The kidneys filter and cleanse the blood. They also maintain the body's balance of water, dissolved salts (electrolytes, such as sodium, potassium, and calcium), and nutrients in the blood. The kidneys begin these tasks by filtering the blood as it flows through microscopic tufts of blood vessels with small pores (glomeruli). This process moves a large amount of water and electrolytes and other substances into small tubules. The cells lining these tubules reabsorb and return needed water, electrolytes, and nutrients (such as glucose and amino acids) to the blood. The cells also move waste products and drugs from the blood into the fluid (which becomes urine) as it flows through the tubules as well as add hormones that maintain blood supply (erythropoietin), blood pressure, and electrolyte balance.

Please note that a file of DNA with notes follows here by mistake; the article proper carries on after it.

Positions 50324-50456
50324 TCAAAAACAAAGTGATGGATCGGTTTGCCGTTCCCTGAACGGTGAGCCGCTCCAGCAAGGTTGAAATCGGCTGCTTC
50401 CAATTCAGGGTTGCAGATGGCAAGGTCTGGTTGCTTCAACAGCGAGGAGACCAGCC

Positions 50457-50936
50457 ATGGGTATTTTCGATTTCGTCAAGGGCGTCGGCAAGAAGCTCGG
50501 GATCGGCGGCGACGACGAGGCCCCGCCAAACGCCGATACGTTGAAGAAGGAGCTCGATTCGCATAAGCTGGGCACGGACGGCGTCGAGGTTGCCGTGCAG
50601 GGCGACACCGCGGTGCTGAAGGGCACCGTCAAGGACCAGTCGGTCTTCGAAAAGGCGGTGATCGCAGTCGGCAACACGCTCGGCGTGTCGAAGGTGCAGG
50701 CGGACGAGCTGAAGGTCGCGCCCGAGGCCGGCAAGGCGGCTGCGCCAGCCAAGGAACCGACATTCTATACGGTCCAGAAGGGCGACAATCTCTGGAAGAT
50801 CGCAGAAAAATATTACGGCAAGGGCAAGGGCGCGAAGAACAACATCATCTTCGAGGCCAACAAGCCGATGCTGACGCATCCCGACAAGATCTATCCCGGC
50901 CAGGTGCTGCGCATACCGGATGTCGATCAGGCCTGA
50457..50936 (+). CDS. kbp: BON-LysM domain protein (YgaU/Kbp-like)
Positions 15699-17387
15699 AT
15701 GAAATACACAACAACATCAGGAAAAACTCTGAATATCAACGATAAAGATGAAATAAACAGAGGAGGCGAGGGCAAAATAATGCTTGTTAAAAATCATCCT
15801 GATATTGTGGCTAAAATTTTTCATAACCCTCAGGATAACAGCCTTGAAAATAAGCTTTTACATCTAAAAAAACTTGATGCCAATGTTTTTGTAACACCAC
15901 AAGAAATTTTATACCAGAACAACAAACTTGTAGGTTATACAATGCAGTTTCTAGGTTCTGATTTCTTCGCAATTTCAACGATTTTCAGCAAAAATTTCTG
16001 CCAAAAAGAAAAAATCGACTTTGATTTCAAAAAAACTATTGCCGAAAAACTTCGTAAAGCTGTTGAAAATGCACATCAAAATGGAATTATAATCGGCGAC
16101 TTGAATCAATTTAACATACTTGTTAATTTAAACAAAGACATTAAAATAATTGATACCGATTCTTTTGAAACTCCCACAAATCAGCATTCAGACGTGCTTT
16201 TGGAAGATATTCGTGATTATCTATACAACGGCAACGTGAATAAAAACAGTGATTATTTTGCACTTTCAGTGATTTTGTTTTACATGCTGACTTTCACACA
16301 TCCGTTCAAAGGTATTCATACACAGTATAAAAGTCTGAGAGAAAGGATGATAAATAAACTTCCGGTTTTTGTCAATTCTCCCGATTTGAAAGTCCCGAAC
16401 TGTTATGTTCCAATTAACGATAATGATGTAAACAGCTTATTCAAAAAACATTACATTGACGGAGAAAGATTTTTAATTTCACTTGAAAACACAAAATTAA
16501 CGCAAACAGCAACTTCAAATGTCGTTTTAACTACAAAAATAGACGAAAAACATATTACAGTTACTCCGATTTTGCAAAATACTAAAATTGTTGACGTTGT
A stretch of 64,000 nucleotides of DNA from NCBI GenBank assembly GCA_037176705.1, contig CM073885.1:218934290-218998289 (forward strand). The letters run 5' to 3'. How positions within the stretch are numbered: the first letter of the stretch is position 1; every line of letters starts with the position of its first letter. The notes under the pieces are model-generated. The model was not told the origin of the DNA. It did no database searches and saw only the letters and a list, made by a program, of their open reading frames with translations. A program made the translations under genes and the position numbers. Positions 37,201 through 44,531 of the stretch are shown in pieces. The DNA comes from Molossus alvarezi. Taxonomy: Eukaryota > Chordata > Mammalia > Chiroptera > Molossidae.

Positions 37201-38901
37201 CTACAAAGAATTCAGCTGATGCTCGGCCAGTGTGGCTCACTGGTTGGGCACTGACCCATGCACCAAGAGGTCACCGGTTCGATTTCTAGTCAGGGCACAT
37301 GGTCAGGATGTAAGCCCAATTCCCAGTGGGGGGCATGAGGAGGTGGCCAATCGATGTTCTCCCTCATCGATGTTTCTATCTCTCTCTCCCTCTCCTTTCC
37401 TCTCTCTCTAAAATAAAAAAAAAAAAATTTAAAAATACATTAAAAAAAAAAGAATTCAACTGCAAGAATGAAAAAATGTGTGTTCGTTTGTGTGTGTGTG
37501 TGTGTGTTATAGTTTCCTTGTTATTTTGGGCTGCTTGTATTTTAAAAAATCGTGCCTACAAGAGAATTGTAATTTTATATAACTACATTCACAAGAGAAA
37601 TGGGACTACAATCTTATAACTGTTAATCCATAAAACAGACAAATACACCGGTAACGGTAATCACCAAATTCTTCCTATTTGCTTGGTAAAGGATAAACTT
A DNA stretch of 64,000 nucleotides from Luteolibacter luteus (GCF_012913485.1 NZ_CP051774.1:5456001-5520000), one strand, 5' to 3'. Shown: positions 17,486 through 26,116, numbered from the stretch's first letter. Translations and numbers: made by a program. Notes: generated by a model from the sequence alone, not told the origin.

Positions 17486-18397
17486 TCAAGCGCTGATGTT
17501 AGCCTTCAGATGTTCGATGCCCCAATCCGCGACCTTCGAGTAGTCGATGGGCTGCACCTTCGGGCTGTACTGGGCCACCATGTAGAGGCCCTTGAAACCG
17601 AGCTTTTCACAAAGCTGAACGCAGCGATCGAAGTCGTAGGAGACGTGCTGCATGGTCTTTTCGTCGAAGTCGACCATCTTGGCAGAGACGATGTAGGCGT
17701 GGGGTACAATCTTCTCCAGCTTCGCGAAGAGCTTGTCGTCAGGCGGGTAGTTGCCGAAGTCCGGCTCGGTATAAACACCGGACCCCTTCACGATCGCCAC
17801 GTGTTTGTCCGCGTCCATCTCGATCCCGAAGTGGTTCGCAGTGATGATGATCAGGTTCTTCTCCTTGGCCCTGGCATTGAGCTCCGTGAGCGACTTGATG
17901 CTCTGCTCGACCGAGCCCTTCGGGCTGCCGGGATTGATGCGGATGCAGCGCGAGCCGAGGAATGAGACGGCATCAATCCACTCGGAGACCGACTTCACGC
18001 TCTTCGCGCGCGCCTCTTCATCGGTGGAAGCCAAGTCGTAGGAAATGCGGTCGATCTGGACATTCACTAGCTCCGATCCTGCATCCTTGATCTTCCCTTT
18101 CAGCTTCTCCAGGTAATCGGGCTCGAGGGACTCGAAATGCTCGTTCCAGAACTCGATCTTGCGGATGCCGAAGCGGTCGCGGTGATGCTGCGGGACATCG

Disorders that interfere with the function of the cells lining the tubules are called tubular disorders. Some conditions, called cystic disorders, interfere with these tubular cell functions by causing fluid-filled sacs (cysts) to form and replace or compress normal tubules. Many of these tubular and cystic disorders are hereditary. Of the hereditary disorders, some are detected at birth, and others are not obvious until years later.
Last full review/revision December 2006 by Peter C. Brazy, MD